Dr. Leonard Perry, Extension Professor
University of Vermont
Few woody plants offer such value to landscapes and wildlife as do the flowering crabapples, with such variety in flowers and fruits and multi-season interest. These qualities make them one of the most popular small flowering trees. Just make sure in your selections to choose ones resistant to diseases. Newer introductions are often the best bets.
In the spring, the showy blossoms make their appearance in mid to late May before the lilacs bloom. Although actual time of bloom will vary from year to year, depending on temperature, a total bloom period of up to four weeks can be expected. The bloom period of an individual crabapple cultivar (cultivated variety) may vary from a few days to almost two weeks, depending on weather conditions.
Crabapple buds may be pink or red, and the open blossoms of the various crabapples may range from white to dark purplish red, with many variations of pink and red in between. Most crabapples have single flowers; a few have semi-double or double blossoms but bear fewer fruit.
Some good choices with white flowers include ‘Adirondack’, Camelot, ‘Centennial’, ‘Dolgo’, ‘Donald Wyman’, Guinevere, HarvestGold, Lancelot, Molten Lava, ‘Professor Sprenger’, ‘Red Swan’, Sargent, Sugar Tyme, and ‘Tina’. Some good choices with pink flowers include ‘Louisa’, ‘Robinson’, and ‘Strawberry Parfait’. For red flowers, consider Centurion, ‘Prairifire’, or ‘Purple Prince’.
Most crabapples have attractive green foliage with solid margins, except for the deeply cut leaves of Golden Raindrops. Some have a distinct reddish or bronze leaf color for the first month or so of the growing season, while others retain the reddish coloration throughout the season as with ‘Purple Prince’. Some crabapple cultivars even have ornamental gold to yellow fall colors as with ‘Calocarpa’ and Lancelot.
Crabapple fruits are two inches or less in diameter. The color ranges from bright red to purple and from bright yellow to orange, with intermediate shades and combinations. Fruits of some cultivars begin to color in August, while others do not reach their true color until September or October.
Good choices for red fruit include ‘Adirondack’ (orange-red), Camelot, Centurion (cherry red), ‘Donald Wyman’, Guinevere, Molten Lava (orange-red), ‘Prairiefire’ (purple-red), ‘Professor Sprenger’ (orange-red), ‘Purple Prince’ (maroon), ‘Red Swan’, ‘Robinson’ (dark red), Sargent, ‘Tina’, and Sugar Tyme. Good choices for yellow to golden fruit include ‘Centennial’ (red-yellow), ‘Dolgo’ (red-yellow), Golden Raindrops, HarvestGold, Lancelot, ‘Louisa’, and ‘Strawberry Parfait’.
Fruits of some cultivars ripen and drop by the end of August, while others may still be present (“persistent”) in spring. If you don’t want a landscape littered with fruit in the fall, look for those with persistent fruit such as ‘Donald Wyman’, ‘Professor Sprenger’, Guinevere, Lancelot, Sugar Tyme, or ‘Tina’.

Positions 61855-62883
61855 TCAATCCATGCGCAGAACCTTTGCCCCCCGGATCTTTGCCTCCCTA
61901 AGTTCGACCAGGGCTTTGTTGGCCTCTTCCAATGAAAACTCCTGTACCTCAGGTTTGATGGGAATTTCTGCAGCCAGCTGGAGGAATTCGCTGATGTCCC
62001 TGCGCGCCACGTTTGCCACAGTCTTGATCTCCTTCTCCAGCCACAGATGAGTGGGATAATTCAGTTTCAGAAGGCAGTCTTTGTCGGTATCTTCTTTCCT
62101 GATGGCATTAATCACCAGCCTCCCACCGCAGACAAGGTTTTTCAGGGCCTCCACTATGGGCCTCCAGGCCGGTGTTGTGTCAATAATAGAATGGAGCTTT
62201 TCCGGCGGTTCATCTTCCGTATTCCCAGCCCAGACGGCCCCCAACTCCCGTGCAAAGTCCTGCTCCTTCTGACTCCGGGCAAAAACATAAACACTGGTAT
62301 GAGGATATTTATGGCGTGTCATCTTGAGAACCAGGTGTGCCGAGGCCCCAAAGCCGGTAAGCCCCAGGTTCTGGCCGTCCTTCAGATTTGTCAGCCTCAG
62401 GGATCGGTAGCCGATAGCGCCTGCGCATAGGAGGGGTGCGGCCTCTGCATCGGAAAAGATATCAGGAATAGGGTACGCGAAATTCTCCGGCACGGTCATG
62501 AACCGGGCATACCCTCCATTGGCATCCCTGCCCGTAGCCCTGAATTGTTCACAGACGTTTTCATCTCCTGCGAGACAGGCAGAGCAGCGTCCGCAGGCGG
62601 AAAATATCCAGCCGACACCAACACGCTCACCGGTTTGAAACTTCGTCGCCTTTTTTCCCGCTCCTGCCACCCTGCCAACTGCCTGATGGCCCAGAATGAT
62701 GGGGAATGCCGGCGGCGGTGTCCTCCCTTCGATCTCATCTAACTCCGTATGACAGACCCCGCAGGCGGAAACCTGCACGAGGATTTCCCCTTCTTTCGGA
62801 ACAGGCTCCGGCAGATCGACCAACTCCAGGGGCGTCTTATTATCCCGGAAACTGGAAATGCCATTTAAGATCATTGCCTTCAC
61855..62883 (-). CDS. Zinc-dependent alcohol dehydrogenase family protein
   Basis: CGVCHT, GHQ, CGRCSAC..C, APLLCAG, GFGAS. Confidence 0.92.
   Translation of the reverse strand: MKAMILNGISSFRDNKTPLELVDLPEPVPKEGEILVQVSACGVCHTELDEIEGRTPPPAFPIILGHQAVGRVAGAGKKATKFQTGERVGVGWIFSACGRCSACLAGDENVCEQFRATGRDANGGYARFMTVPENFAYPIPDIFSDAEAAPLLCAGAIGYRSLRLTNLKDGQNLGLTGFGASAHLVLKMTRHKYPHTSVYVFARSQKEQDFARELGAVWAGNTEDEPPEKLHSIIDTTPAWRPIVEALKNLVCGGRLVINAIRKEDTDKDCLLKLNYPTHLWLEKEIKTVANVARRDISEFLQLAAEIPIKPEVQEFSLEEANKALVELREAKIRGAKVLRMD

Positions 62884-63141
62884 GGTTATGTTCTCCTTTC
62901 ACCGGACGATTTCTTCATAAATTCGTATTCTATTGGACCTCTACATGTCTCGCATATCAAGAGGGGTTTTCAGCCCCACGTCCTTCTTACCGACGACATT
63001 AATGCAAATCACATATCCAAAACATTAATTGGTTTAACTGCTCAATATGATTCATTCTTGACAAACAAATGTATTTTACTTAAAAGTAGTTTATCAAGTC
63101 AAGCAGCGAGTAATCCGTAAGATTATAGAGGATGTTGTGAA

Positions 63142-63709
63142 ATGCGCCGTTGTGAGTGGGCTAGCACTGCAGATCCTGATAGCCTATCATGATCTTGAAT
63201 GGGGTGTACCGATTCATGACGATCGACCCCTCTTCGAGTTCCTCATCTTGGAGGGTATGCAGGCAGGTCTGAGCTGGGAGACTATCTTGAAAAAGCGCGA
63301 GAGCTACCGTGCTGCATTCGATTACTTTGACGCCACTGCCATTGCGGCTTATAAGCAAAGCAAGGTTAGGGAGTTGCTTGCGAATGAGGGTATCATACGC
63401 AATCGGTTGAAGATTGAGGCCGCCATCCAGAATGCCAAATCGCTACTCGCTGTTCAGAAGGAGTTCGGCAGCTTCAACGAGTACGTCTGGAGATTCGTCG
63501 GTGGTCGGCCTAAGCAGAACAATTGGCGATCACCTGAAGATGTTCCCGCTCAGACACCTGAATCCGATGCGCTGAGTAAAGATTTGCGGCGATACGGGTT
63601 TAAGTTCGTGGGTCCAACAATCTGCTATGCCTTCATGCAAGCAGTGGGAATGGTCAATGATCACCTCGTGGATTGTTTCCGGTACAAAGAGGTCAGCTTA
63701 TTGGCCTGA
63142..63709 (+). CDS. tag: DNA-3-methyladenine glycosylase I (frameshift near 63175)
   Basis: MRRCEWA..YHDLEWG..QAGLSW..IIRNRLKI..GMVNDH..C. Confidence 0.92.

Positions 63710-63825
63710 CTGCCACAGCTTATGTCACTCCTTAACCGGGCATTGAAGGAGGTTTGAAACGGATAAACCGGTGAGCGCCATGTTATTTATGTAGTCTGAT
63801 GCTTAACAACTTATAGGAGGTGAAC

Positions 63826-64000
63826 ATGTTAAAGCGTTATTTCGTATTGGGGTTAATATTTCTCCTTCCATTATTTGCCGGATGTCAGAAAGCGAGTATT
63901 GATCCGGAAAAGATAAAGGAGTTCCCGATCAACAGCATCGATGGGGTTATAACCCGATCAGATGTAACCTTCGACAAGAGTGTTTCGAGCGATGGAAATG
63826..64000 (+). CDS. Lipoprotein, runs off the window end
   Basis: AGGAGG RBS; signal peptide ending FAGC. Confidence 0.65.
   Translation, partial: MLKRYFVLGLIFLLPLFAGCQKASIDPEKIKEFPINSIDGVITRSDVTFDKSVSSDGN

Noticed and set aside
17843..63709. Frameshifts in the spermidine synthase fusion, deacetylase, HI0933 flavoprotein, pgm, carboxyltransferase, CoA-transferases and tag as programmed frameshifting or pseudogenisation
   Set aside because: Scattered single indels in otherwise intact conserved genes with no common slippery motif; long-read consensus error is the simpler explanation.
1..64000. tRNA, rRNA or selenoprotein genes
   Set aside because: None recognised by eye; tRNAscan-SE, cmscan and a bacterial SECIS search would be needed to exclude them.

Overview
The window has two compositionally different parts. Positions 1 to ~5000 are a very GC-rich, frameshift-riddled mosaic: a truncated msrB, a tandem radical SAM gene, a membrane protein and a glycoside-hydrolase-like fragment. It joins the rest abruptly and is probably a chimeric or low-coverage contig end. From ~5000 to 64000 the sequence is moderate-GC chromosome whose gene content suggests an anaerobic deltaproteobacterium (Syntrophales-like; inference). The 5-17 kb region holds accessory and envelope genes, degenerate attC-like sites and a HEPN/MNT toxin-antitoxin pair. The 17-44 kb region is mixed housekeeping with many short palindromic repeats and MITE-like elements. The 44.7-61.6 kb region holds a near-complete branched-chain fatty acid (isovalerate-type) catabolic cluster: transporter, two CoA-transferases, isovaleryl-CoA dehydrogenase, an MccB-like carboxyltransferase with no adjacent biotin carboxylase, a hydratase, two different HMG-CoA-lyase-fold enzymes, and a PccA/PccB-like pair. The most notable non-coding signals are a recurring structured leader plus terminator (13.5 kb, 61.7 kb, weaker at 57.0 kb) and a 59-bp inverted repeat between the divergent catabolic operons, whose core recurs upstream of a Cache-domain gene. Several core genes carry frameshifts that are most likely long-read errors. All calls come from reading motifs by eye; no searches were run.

When choosing crabapples, consider not only your preference for flowers and fruits, but where they’ll be planted. Make sure the soil is well-drained and doesn’t get waterlogged. They’ll flower and fruit best in full sun, but will tolerate a few hours of shade per day only with fewer flowers (and so fewer fruits). If planted near a walk, or close to where they’ll be viewed, consider ones with persistent red and small fruits, upright habit, or with fragrant flowers (such as ‘Donald Wyman’, ‘Prairie Fire’, or Sargent). If planted farther away, consider ones with larger and yellow fruits. White flowers and yellow fruits blend better with evergreens, dark stone, or red brick buildings. White flowers and red fruits blend nicely with lighter natural color backgrounds such as light brown and wood.
Flowering crabapple trees are generally 15 to 20 feet tall. The Round Table Series with names such as Camelot, Guinevere, and Lancelot, reach about 10 feet tall. Most crabapples are rounded or vase-shaped, but growth habit varies widely from columnar such as with ‘Adirondack’ to weeping as with ‘Louisa’ or ‘Red Swan’.
About the only insect that might be a serious problem in some areas is the Japanese Beetle. Cultivars that have shown high resistance to this include Centurion, HarvestGold, ‘Louisa’, and ‘Prairie Fire’.
Diseases are a much greater problem on many crabapples than insects, particularly on older cultivars. Many of the newer cultivars have been bred for resistance to the four main diseases which are the same as you’ll encounter with regular apples—scab, fireblight, cedar apple rust, and powdery mildew. All the above cultivars have good to excellent disease resistance.
If diseases generally aren’t a problem in your area, or you can tolerate some leaf diseases, there are many more cultivar choices. Beware of cheap trees at chain stores, as often these have few if any roots, and may only recently have been potted (basically a “bare root” plant). Visit your local nursery or full-service garden store for proven local cultivars with good disease resistance and good roots.